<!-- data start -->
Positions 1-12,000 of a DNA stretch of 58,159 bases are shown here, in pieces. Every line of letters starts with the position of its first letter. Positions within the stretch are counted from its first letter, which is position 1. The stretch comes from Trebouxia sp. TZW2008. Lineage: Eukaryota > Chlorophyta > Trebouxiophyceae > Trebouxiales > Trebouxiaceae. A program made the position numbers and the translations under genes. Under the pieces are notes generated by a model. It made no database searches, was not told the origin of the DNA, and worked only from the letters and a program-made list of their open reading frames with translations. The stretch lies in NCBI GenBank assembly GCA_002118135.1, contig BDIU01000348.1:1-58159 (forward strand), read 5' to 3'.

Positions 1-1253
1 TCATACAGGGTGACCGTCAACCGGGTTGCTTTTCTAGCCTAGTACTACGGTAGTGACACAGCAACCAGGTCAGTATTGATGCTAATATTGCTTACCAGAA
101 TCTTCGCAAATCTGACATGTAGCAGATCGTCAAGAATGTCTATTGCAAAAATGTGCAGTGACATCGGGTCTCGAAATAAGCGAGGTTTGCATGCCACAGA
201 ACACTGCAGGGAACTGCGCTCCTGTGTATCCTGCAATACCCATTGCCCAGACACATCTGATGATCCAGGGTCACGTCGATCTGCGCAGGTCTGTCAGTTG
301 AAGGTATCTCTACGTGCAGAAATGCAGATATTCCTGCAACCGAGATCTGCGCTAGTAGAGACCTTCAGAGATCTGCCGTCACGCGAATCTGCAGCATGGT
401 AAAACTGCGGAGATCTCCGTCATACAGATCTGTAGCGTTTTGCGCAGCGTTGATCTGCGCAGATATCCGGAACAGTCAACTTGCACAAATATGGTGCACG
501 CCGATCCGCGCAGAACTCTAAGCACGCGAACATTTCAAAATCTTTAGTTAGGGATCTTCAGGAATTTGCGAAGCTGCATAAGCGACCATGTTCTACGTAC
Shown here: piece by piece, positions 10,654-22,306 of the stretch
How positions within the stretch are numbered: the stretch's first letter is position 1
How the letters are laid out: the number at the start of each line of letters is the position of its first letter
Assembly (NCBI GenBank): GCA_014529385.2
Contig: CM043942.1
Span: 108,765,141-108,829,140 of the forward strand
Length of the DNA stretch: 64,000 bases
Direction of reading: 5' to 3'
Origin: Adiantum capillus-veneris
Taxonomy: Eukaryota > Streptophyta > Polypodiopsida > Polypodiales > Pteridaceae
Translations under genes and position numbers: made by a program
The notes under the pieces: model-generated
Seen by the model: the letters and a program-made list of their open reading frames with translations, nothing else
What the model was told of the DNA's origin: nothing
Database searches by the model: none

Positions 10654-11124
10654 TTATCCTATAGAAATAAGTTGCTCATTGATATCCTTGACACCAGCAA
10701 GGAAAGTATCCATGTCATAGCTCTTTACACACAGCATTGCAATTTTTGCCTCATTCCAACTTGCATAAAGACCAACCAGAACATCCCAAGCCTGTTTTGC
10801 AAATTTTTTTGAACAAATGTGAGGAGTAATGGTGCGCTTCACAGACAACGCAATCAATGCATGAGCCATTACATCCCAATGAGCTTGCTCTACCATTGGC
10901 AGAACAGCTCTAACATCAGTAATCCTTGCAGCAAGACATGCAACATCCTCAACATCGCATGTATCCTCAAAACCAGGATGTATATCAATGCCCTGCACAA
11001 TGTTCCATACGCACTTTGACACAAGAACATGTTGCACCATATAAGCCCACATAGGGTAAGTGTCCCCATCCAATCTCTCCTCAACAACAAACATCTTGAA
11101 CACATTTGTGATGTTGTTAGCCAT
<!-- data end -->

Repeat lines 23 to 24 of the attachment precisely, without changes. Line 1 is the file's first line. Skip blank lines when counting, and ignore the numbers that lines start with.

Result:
Database searches by the model: none

Positions 10654-11124